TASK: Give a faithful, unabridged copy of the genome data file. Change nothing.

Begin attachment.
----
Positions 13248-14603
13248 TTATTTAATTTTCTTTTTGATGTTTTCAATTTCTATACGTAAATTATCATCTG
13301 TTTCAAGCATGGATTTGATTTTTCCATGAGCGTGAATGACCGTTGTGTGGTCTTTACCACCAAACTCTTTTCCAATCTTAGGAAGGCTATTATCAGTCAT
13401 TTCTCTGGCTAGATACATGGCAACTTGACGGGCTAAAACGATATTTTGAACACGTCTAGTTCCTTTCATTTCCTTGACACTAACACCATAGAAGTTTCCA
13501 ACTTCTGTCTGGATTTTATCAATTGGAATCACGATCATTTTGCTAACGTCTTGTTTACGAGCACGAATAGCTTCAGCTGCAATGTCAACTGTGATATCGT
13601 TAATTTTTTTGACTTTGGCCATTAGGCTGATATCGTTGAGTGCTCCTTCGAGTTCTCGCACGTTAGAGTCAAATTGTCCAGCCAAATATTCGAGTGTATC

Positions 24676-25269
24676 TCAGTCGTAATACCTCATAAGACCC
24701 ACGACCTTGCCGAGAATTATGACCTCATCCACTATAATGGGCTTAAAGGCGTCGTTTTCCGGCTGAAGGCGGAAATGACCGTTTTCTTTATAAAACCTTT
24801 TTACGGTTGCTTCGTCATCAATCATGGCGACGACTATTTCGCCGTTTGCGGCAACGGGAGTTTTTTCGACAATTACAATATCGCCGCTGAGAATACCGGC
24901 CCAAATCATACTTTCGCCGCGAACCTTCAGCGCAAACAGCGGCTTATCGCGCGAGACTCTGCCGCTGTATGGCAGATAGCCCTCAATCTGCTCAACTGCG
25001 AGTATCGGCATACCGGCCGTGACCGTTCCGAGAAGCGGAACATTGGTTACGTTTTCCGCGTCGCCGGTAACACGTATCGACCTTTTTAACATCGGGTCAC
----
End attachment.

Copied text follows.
Positions 13248-14603
13248 TTATTTAATTTTCTTTTTGATGTTTTCAATTTCTATACGTAAATTATCATCTG
13301 TTTCAAGCATGGATTTGATTTTTCCATGAGCGTGAATGACCGTTGTGTGGTCTTTACCACCAAACTCTTTTCCAATCTTAGGAAGGCTATTATCAGTCAT
13401 TTCTCTGGCTAGATACATGGCAACTTGACGGGCTAAAACGATATTTTGAACACGTCTAGTTCCTTTCATTTCCTTGACACTAACACCATAGAAGTTTCCA
13501 ACTTCTGTCTGGATTTTATCAATTGGAATCACGATCATTTTGCTAACGTCTTGTTTACGAGCACGAATAGCTTCAGCTGCAATGTCAACTGTGATATCGT
13601 TAATTTTTTTGACTTTGGCCATTAGGCTGATATCGTTGAGTGCTCCTTCGAGTTCTCGCACGTTAGAGTCAAATTGTCCAGCCAAATATTCGAGTGTATC

Positions 24676-25269
24676 TCAGTCGTAATACCTCATAAGACCC
24701 ACGACCTTGCCGAGAATTATGACCTCATCCACTATAATGGGCTTAAAGGCGTCGTTTTCCGGCTGAAGGCGGAAATGACCGTTTTCTTTATAAAACCTTT
24801 TTACGGTTGCTTCGTCATCAATCATGGCGACGACTATTTCGCCGTTTGCGGCAACGGGAGTTTTTTCGACAATTACAATATCGCCGCTGAGAATACCGGC
24901 CCAAATCATACTTTCGCCGCGAACCTTCAGCGCAAACAGCGGCTTATCGCGCGAGACTCTGCCGCTGTATGGCAGATAGCCCTCAATCTGCTCAACTGCG
25001 AGTATCGGCATACCGGCCGTGACCGTTCCGAGAAGCGGAACATTGGTTACGTTTTCCGCGTCGCCGGTAACACGTATCGACCTTTTTAACATCGGGTCAC